The C value denotes the total number of DNA in a
Haploid human genomes, such as the ones present in gamete cells, are created during meiosis. During fertilization, a haploid secondary oocyte and a haploid sperm cell combine to form a diploid cell, which is also known as an embryo.
Answer and Explanation:
The C-value in DNA refers to the haploid DNA content (expressed in picograms) in a genome or nucleus, such as germ cells, of a specific organism. It may also refer to half the DNA content in a diploid somatic cell of a eukaryotic organism. The C-value however, does not increase as the genome size or complexity of an organism increases. This has been termed a C-value paradox. The C-value paradox is the observation that different species have different genome sizes and that the genome sizes of very similar species can also be very different.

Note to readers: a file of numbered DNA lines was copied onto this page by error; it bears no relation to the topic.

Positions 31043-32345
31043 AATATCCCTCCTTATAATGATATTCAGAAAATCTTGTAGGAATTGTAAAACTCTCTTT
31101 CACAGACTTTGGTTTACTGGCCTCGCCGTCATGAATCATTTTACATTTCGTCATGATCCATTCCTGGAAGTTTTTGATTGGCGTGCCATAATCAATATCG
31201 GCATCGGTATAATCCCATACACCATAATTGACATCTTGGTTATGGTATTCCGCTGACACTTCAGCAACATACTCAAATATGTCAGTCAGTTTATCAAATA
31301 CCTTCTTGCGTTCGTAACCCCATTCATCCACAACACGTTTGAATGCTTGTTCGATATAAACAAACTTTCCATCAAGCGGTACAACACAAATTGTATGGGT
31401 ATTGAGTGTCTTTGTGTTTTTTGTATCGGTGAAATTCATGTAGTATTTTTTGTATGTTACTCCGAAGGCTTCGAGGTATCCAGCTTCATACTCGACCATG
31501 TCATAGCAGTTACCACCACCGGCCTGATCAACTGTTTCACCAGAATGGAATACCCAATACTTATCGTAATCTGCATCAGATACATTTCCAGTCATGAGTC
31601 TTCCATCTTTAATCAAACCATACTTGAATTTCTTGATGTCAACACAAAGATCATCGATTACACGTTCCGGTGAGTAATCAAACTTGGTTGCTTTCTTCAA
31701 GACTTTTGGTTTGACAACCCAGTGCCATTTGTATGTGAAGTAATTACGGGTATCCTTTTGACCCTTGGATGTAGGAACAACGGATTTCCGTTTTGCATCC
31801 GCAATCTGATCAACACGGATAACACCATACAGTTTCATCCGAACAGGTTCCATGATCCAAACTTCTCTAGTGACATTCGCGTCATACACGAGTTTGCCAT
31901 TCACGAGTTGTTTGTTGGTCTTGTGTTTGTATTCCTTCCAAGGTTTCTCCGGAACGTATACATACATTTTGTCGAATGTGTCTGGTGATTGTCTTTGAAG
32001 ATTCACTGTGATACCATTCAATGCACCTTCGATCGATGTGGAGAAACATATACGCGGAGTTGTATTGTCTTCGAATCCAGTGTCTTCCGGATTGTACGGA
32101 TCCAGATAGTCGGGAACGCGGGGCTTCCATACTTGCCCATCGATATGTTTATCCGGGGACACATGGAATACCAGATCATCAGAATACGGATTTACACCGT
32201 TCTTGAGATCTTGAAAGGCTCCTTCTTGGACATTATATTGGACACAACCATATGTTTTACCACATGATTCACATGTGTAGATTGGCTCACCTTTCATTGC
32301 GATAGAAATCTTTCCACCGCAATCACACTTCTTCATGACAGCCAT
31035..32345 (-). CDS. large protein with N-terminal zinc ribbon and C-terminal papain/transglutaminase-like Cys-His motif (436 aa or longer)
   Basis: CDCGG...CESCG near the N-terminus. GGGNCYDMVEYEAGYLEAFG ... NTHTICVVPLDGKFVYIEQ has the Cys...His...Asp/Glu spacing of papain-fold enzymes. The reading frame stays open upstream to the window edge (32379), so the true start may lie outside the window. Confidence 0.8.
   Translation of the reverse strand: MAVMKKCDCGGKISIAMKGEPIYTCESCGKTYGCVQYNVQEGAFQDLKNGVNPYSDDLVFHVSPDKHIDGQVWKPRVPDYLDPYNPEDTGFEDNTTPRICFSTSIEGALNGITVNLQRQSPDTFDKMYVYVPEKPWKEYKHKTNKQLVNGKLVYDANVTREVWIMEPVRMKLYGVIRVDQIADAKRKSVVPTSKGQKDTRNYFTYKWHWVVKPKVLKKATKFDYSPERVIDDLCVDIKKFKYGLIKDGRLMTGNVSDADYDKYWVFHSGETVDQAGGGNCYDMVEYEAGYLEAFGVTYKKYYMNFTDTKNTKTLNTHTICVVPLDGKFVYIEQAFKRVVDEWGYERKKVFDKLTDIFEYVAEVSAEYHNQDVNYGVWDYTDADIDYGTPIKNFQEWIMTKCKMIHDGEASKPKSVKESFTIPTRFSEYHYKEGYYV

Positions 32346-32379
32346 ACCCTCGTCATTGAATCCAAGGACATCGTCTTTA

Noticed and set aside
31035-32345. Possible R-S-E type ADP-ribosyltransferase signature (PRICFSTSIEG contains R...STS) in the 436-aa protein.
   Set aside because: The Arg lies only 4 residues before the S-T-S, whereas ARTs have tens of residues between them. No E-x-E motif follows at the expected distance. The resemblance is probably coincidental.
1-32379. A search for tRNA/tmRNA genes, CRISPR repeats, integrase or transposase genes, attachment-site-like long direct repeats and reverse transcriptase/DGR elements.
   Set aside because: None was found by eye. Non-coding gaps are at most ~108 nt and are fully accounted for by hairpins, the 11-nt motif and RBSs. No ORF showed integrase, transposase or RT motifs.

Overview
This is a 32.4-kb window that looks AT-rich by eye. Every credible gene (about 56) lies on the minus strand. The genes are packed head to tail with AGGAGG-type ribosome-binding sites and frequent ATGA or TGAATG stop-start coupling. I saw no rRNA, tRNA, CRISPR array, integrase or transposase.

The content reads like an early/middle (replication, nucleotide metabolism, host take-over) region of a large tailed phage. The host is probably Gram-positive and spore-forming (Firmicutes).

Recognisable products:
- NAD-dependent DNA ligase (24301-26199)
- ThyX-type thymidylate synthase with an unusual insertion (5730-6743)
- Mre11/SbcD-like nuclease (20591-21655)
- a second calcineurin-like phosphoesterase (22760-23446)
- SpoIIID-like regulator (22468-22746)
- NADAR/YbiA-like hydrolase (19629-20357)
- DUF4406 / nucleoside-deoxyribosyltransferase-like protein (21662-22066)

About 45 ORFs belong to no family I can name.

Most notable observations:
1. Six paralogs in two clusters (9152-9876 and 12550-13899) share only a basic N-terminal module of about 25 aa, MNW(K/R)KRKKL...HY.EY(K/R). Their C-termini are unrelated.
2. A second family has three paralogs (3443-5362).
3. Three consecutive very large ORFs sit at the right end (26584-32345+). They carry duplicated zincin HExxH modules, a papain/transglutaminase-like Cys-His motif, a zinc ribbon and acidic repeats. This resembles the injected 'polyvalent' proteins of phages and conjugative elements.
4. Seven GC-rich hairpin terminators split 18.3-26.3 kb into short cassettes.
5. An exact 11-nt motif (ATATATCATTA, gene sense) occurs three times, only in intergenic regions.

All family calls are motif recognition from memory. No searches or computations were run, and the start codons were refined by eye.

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from Biology 102: Basic GeneticsChapter 6 / Lesson 16